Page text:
6. Bucknell (#14) over Michigan State (#3)
Current line: Bucknell +14.5
Expect the veteran Bison to be prepared mentally after getting tourney experience last year. (Bucknell lost 86-80 as a No. 13 seed against West Virginia.) With center Nana Foulland on the block, Bucknell runs offense through the post at the second-highest rate in the country. Michigan State, however, owns the country’s best 2PT% defense. Sparty’s biggest issue all year has been turnovers, but Bucknell doesn’t gamble defensively. Bison leading scorer Zach Thomas has also played with a mask after breaking his nose in the Patriot League quarterfinals. His offensive game has clearly suffered, as he has turned in back-to-back single-digit scoring games after failing to reach double digits only three times in the past two seasons.
5. Buffalo (#13) over Arizona (#4)
Current line: Buffalo +9.5
I’ve never seen a Sean Miller-coached team defend as poorly against dribble penetration as this Arizona squad. That could be problematic against Buffalo, which has high-major athleticism at nearly every position and puts three ballhandlers on the floor at all times. The Bulls also tested themselves against a difficult nonconference schedule (Cincinnati, Texas A&M, Syracuse, St. Bonaventure, South Dakota State), which should pay dividends in the tourney. Unfortunately for coach Nate Oats’ squad, 7-foot-1 freak Deandre Ayton is still playing for Arizona, and the Bulls have been roasted in the post by far lesser talents.
4. Stephen F. Austin (#14) over Texas Tech (#3)
Current line: Stephen F. Austin +11.5
The Lumberjacks should be a household name in mid-major circles by now, especially considering they sprung a first-round upset as a No. 14 seed just two years ago. (They also won as a No. 12 seed over VCU in 2014.) Coach Brad Underwood is gone, but Kyle Keller has maintained the same denial, pressure-heavy defense, as the Jacks turn teams over at the highest rate in the country. SFA actually runs a very similar spread motion offense as Texas Tech, so expect it to be fully prepared for the Red Raider offense. SFA’s foul rate and turnover rate (it also leads the country in turnovers on the offensive end) probably keep this one from becoming a reality, but don’t forget the Jacks almost went 3-0 against the SEC this year (won by one at LSU, lost by one at Missouri and lost by five at Mississippi State). Expect a slew of SFA fans, who travel well, to flood Dallas for this in-state matchup.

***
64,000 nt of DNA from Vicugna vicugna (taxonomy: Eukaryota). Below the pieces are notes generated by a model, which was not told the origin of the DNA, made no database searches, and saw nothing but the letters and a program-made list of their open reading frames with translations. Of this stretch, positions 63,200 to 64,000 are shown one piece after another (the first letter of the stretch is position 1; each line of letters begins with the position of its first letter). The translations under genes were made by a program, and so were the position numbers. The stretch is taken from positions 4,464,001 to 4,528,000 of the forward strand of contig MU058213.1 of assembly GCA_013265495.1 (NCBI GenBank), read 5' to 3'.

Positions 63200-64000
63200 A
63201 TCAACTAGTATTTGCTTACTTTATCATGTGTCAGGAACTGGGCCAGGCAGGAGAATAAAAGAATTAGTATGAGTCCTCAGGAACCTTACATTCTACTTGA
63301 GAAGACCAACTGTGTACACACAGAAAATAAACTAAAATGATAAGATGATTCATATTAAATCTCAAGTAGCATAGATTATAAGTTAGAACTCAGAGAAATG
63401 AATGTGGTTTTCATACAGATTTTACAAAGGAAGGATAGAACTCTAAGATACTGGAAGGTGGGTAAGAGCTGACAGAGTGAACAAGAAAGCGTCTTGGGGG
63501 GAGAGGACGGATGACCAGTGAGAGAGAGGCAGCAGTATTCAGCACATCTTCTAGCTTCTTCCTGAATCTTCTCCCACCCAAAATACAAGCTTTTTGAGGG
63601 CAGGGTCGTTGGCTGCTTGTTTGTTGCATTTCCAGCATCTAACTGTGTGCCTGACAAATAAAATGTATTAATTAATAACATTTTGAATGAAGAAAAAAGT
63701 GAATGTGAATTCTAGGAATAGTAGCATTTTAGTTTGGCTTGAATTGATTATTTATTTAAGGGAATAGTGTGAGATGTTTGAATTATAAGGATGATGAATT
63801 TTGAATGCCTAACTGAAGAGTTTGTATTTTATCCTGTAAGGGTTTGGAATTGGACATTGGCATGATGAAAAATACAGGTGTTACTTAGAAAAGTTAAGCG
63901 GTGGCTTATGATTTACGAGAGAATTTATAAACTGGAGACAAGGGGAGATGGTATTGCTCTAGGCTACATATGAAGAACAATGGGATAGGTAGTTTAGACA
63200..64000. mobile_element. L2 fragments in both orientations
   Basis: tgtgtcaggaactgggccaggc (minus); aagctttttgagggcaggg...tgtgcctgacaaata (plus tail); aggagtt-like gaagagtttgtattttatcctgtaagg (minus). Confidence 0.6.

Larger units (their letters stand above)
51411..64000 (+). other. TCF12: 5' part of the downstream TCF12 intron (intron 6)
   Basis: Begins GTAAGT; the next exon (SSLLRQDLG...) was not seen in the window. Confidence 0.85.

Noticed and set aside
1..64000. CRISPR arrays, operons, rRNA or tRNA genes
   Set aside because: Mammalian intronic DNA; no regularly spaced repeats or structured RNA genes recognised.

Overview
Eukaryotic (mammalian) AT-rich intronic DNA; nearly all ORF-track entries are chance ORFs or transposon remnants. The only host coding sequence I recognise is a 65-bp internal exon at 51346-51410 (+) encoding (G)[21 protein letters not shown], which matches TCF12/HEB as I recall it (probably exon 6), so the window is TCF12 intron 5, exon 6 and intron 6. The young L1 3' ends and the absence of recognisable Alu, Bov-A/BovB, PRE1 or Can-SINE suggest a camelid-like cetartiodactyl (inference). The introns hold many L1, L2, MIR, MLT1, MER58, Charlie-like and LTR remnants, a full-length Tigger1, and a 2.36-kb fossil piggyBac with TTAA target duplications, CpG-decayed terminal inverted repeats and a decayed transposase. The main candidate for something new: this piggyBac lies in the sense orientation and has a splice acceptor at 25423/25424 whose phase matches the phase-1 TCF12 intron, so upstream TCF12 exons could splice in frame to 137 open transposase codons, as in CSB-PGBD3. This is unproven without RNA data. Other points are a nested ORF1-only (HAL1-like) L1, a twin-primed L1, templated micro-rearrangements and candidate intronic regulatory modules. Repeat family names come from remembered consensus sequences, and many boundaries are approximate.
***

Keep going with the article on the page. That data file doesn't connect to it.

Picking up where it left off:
3. Wright State (#14) over Tennessee (#3)
Current line: Wright State +13
Tennessee runs a lot of offense through the post, which Wright State excels at defending. (The Raiders grade out in the 97th percentile nationally in post defense, per Synergy.) Wright State’s guards will likely be overwhelmed by the Vols, but coach Scott Nagy is an outstanding game-planner. He previously took South Dakota State to the NCAA Tournament three times. Nagy might just have something up his sleeve.
2. Charleston (#13) over Auburn (#4)
Current line: Charleston +10.5
The Cougars don’t have the size in the frontcourt to give Auburn trouble, but they do have a deep and talented backcourt led by Joe Chealey (pictured above) and Grant Riller. Charleston also has one of the better zone offenses in the field, which will render Bruce Pearl’s matchup zone ineffective. Additionally, its veteran backcourt won’t get rattled by the Auburn pressure. Lastly, Charleston plays elite transition defense, which is key against break-heavy Auburn.
1. Marshall (#13) over Wichita State (#4)
Current line: Marshall +12
Wichita State had trouble defending in pick-and-roll and in transition this year. Few teams are as reliant on pick-and-roll and transition offense as the Herd. Marshall coach Dan D’Antoni is an offensive guru (it apparently runs in the genes) and has an outstanding point guard in Jon Elmore running the show. Elmore could very well be the best point guard on the floor in this game, not Landry Shamet. The Shockers struggled to defend a similarly constructed Oklahoma offense and even transition-heavy Arkansas State gave Wichita State trouble.
Photo credit: Bill Streicher-USA TODAY Sports